Help Needed. Young Chick not walking

Discussion in 'Emergencies / Diseases / Injuries and Cures' started by Six Goldies, Aug 9, 2014.

  1. Six Goldies

    Six Goldies Out Of The Brooder

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    Aug 9, 2014
    [​IMG]
    June is laying down on left

    [​IMG]
    June is standing on the right.. notice how she stands on her own feet.

    [​IMG]
    Using the attached photos, This is June, she is 12 weeks. About 6 days ago she was out foraging with the other girls, looking pretty good, however I noticed she seemed to need to lay down a lot. Didn't think much of it at that time. By (this last) Tuesday while all were in the run, when she walked she walked low to the ground almost on her hocks, then like it wore her out she would lay down. Then list to the side. Sometimes throwing a wing out as if to steady herself. When walking she crosses her legs at each step then while standing she stands on her feet legs crossed. She desperately wants to keep up with the others and did her best but would just lay down once she caught up. Sometimes she would flap her wings and try running in a funny kinda walk run to catch up. By Thursday She spent most of the time laying down. I picked her up, with out a fuss, and my hubby checked her over for injuries, noting her keel stuck out. He caught one of the other girls and said that one was about the same. We figure its just cuz the are young and haven't put on a lot of meat yet? After spending much time on the internet trying to figure out what might be wrong, we started treating all for cocci just encase. We ruled out Mareks as she is alert, eyes bright, eats and drinks. Although we noticed by Thursday night the others kinda push in to eat and she doesn't have the strength to push in too so ends up laying down while they ate. We put a second feeder in on the ground so she could eat laying down and lowered the water jug so she could reach that also laying down. We thought maybe an internal parasite and treated them all with corrid. We didn't separate her as it seemed to really upset her. And in the coop she would sleep huddled in with the rest of the girls. They too seem to want to stay with her.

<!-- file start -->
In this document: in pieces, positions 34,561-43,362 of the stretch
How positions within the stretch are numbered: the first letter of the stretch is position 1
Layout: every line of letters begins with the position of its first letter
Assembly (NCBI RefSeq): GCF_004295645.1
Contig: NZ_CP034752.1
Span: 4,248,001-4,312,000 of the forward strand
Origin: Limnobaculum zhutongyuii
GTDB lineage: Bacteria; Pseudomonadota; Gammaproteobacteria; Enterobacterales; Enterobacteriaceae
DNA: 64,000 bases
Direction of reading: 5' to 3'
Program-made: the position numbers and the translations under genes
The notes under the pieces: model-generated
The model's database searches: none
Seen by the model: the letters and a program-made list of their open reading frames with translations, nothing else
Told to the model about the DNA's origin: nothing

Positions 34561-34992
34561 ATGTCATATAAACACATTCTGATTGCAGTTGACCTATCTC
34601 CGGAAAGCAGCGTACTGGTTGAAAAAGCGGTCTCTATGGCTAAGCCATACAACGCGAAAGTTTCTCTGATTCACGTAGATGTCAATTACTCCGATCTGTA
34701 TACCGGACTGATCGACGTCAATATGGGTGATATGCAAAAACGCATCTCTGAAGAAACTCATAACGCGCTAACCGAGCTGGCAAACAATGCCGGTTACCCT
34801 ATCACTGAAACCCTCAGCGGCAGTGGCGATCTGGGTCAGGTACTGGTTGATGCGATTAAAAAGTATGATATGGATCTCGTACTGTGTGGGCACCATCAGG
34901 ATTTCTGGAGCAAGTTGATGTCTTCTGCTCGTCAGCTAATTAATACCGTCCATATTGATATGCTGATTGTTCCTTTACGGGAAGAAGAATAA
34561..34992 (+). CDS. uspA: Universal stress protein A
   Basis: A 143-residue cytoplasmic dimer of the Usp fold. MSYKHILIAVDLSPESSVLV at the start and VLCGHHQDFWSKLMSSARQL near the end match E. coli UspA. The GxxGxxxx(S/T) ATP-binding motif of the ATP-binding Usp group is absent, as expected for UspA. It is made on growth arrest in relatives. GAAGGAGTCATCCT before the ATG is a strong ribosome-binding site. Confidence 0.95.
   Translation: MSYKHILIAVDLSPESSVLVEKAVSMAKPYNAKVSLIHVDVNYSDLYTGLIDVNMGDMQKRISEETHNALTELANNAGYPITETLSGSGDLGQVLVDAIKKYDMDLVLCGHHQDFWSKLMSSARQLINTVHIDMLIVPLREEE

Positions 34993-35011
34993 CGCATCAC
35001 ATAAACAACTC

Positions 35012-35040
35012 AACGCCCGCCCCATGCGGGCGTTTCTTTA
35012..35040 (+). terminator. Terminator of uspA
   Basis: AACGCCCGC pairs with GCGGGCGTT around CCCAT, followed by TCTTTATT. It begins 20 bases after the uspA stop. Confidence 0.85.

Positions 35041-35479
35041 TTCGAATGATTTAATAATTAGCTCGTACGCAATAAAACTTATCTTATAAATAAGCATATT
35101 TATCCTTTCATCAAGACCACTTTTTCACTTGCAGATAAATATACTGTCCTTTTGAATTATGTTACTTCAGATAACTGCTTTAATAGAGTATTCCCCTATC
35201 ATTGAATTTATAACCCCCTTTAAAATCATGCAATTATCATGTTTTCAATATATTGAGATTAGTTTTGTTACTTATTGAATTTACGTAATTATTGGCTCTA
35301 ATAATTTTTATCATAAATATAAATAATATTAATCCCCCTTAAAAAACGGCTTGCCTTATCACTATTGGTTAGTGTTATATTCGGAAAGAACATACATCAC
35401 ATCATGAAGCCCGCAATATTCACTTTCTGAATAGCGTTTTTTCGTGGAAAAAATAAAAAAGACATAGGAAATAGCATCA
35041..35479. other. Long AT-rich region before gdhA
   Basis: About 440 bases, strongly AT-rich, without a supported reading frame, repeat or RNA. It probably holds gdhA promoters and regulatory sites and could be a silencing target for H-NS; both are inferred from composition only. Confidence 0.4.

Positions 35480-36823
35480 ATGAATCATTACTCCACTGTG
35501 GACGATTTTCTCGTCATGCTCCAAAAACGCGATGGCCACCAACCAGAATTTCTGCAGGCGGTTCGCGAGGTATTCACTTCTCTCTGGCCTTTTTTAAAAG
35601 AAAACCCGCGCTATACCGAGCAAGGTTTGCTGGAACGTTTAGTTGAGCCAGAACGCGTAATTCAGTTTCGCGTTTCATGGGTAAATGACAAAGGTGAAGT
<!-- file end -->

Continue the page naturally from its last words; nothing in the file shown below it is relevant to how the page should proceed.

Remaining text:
We found a mash recipe online with plain yogurt, baby applesauce, hard boiled egg yolk and pelletized feed. Friday (yesterday) I was able to walk up to her and pick her up with out a ruckus or a sqwak. As I held her she seemed to calm down and tried to go to sleep. We didn't have all the ingredients but my hubby made up a version with plain yogurt, minced apple and some organic feed. Earlier- he had put it out and the other girls gobbled it up but she didn't get any. So while I was holding her, he went and made up some more and I was able to hold a small bowl for her while she heartily devoured it, followed by many drinks of water. after that she was ready to sleep. (we were building a feed shed, and the noise kept waking her). Her pooh is normal. (She pooped on me twice) We decided last night to put her in a rubber tub and bring her in. Put her in a back dark room by 8PM and she went right to sleep. She slept until 7:20 this morning. Nothing has changed. She still doesn't stand she lists to one side like her equilibrium is off. and when my hubby took her out side he said her left leg seems to cause her discomfort.. (Since feeding her this mash, her pooh has a strong oder now). ANY ideas we are out of them and don't know what more we can do or if we are doing the right thing.. she is currently next to me in her tub while I write this.
     
    Last edited: Aug 9, 2014
  2. Eggcessive

    Eggcessive Chicken Obsessed Premium Member

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    She may have a vitamin deficiency, a leg bone deformity that is getting worse, a slipped tendon, or she could have Mareks. Some chickens can be perfectly alert, and eat and drink with Mareks. I would probably do some research on some of the tendon and bone issues such as tibial dyschondroplasia or rotated tibia which are more common in meat chickens, but still show up in layers. Do you notice any swelling in the leg above the hock? I would keep her with her flock, and treat them all with a good poultry vitamin that also contains trace minerals.